A few months ago was the centennial commemoration of the sinking of history’s most famous ship, the Titanic. Everything about the ship seems to capture our imagination: how the ship was built, what type of passengers, how long did it take to sink. I do not even know why it was called the Titanic? As a young child I remember my older talking about how it sank on it’s maiden voyage. At the time I did not know what maiden meant. It is interesting how a person remembers quirky things like that. The Titanic may indeed offer a huge reward to deep sea treasure hunters, but its real value is the treasure it offers to history. Unsinkable it was said to be, and yet it sank on its first trans-Atlantic ocean voyage. So much for British arrogance. I included Titanic on the game board of Treasure Trove because it was one of the first deep sea treasures that came to my mind. There is not anything new I can add as far as information regarding the Titanic, just that any of its artifacts will obviously bring a good financial reward.
My wife and I recently finished watching a TV show called White Collar. We will find a series on Netflix and spend a month watching a previously run TV series. We may watch about five episodes a week. White Collar began running in 2009.
The final episode that we have seen involved finding a villain who had found a lost World War II submarine that had sunk off the North American coast. In this case it was a lost German sub. The storyline hinted that the Nazi sub had left Germany just before the war was lost and was probably headed for South America. It obviously did not complete its journey. But what was so special about this sub?
Evidently it was carrying lots of European war loot including priceless paintings, stolen jewelry, and lots of gold and silver coins. The value would be in the billions of dollars in today’s market. You will have to watch the show to find out if the sub is located, much less salvaged, and how much of the treasure was still intact. We will watch to see if Netflix will continue with the next season. It was fun to contemplate the possibility of that much treasure ever being found. It would have been the greatest treasure find of all time.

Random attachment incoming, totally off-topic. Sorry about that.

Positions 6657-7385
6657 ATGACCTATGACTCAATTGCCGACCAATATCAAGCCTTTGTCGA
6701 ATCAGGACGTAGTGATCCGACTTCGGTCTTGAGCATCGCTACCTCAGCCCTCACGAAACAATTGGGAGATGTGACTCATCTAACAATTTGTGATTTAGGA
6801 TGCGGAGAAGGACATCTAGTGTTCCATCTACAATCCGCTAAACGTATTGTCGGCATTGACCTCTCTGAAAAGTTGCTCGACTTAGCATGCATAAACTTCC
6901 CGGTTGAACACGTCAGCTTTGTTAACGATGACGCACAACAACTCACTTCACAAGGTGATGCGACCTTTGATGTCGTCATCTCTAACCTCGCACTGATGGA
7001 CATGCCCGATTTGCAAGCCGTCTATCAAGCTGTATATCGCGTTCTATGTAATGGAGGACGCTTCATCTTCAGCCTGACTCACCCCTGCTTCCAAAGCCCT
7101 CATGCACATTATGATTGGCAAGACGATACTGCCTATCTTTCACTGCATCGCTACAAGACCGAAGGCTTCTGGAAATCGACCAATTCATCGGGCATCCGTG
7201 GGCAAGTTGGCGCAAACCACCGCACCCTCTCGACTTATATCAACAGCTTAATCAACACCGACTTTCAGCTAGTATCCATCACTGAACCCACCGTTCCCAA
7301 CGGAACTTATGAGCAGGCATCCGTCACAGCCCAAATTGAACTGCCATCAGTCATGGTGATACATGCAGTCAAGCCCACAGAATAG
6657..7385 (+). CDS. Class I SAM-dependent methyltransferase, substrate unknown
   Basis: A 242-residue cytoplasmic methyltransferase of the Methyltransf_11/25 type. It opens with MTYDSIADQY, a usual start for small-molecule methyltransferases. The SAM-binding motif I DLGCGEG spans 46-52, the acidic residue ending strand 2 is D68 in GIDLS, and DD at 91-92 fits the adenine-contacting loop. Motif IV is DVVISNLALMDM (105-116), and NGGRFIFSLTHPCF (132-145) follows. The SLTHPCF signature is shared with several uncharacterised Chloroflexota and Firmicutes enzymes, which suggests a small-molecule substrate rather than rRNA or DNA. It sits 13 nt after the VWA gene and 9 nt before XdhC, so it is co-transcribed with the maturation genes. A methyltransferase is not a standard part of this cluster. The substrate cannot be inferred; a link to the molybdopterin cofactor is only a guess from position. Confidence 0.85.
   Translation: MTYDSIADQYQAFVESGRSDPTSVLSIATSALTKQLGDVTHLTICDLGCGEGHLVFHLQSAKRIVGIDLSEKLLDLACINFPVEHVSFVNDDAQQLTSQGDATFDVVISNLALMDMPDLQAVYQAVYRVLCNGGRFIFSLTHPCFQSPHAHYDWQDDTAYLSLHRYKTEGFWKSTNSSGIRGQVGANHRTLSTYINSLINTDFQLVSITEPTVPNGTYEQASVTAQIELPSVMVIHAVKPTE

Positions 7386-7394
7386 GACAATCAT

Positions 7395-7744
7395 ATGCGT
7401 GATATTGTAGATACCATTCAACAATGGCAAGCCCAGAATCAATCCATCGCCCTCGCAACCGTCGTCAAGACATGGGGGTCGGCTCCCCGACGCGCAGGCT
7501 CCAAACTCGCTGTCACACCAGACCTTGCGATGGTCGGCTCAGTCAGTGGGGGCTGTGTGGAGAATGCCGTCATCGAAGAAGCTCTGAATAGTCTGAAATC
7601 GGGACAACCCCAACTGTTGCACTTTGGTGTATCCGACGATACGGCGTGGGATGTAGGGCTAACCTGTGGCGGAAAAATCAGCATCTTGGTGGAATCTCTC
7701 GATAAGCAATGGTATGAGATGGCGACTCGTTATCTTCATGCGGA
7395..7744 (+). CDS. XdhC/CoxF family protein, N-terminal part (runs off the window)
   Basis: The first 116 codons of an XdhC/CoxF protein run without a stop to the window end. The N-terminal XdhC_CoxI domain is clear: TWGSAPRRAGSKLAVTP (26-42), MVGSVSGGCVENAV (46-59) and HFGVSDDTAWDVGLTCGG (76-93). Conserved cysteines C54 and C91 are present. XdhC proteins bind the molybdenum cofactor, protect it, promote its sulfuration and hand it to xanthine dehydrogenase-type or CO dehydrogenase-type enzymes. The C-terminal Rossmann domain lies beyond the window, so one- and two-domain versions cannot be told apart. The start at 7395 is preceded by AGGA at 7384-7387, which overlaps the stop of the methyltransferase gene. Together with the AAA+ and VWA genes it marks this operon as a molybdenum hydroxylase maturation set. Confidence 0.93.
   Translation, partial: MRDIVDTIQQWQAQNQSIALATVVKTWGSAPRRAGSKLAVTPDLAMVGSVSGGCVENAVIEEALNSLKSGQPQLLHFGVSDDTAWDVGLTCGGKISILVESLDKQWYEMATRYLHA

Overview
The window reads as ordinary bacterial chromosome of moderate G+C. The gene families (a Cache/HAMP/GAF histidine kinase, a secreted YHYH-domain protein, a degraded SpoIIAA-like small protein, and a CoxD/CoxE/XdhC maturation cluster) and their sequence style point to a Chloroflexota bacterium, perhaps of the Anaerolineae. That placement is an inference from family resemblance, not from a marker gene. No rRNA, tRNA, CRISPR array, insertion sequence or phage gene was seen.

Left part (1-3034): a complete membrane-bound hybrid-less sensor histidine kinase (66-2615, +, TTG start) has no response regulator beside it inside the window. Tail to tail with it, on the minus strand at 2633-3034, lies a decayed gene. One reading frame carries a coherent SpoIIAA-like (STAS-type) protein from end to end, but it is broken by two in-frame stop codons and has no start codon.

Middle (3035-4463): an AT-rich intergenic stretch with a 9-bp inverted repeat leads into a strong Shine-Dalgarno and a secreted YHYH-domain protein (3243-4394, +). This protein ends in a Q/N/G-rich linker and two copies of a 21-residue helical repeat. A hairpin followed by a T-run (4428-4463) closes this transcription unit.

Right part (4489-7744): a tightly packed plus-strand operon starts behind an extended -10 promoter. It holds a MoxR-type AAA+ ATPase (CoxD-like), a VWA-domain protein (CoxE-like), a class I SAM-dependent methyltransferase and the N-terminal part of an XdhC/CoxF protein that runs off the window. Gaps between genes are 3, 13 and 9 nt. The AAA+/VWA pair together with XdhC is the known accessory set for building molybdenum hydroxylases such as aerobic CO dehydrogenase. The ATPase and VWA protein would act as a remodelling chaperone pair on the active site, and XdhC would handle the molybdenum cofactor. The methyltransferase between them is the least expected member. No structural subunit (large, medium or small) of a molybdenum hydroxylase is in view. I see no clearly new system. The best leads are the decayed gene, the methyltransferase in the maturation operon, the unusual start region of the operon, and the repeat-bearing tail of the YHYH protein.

The story was not very realistic in my opinion, but the idea of finding a sunken sub and salvaging some of the cargo is very possible. A few months ago I watched a documentary about a U boat found in the North Sea that will prove to be difficult to salvage because of the depth of the water, and because of the volatile nature of the cargo. This particular sub was also one of the last to leave Germany before the end of the war and was headed for Japan. It carried material that would have helped the Japanese in their quest to develop an atomic bomb. I believe that the sub carried lots of canisters of mercury which the Japanese needed in order to continue their research. The sub was filled with containers holding the liquid metal.
It is feared disturbing the metal containers which have been in salt water for over 60 years could actually cause a release of the mercury. On the hand if nothing is done, the containers will eventually corrode to the point of releasing the contaminant. At some point something will need to be done. This is one sub with no valuable cargo, just dangerous cargo.
There is something fascinating about locating sunken submarines. It is doubtful many of them had treasure although a few most certainly carried gold bullion. Yet they all have a story to tell: a piece of history in the mosaic of mankind’s endless struggle between nations. When I created Treasure Trove decades ago, I choose to place a sunken sub in the North Sea. I have since found that children playing the game are quite intrigued with the idea of a sunken sub. It is one of their favorite treasure pieces to collect while playing the game.
In March of 2009 I read in my local newspaper of a Greek fisherman making the catch of a lifetime. As he struggled to haul in what he thought was a monster fish, the catch turned out to be 2,200 years old, but it was no fish. Instead it turned out to be a portion of a large ancient bronze statue. The find occurred near the islands of Kos and Kalymnos of the Aegean Sea.
The Greek Culture Minister said the 2ND century B.C. corroded metal was a portion of an ancient statue of a horseman. The bronze piece was that of a male rider wearing an ornate breast plate. The trunk of the horseman and his right arm were retrieved, including a sheathed sword. The article did not specify how big the statue was.